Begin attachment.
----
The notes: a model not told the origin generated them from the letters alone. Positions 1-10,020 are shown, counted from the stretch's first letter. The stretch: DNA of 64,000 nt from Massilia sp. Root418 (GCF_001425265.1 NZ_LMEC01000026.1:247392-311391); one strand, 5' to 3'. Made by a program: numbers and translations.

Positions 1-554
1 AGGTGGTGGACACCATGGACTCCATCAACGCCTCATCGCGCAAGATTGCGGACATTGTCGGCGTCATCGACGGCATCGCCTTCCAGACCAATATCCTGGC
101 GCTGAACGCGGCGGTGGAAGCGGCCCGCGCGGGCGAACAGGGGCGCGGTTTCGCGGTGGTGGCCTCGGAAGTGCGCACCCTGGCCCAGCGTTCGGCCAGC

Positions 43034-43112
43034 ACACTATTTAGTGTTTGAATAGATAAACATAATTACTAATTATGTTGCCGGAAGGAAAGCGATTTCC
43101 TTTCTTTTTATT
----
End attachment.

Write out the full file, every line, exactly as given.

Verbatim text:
The notes: a model not told the origin generated them from the letters alone. Positions 1-10,020 are shown, counted from the stretch's first letter. The stretch: DNA of 64,000 nt from Massilia sp. Root418 (GCF_001425265.1 NZ_LMEC01000026.1:247392-311391); one strand, 5' to 3'. Made by a program: numbers and translations.

Positions 1-554
1 AGGTGGTGGACACCATGGACTCCATCAACGCCTCATCGCGCAAGATTGCGGACATTGTCGGCGTCATCGACGGCATCGCCTTCCAGACCAATATCCTGGC
101 GCTGAACGCGGCGGTGGAAGCGGCCCGCGCGGGCGAACAGGGGCGCGGTTTCGCGGTGGTGGCCTCGGAAGTGCGCACCCTGGCCCAGCGTTCGGCCAGC

Positions 43034-43112
43034 ACACTATTTAGTGTTTGAATAGATAAACATAATTACTAATTATGTTGCCGGAAGGAAAGCGATTTCC
43101 TTTCTTTTTATT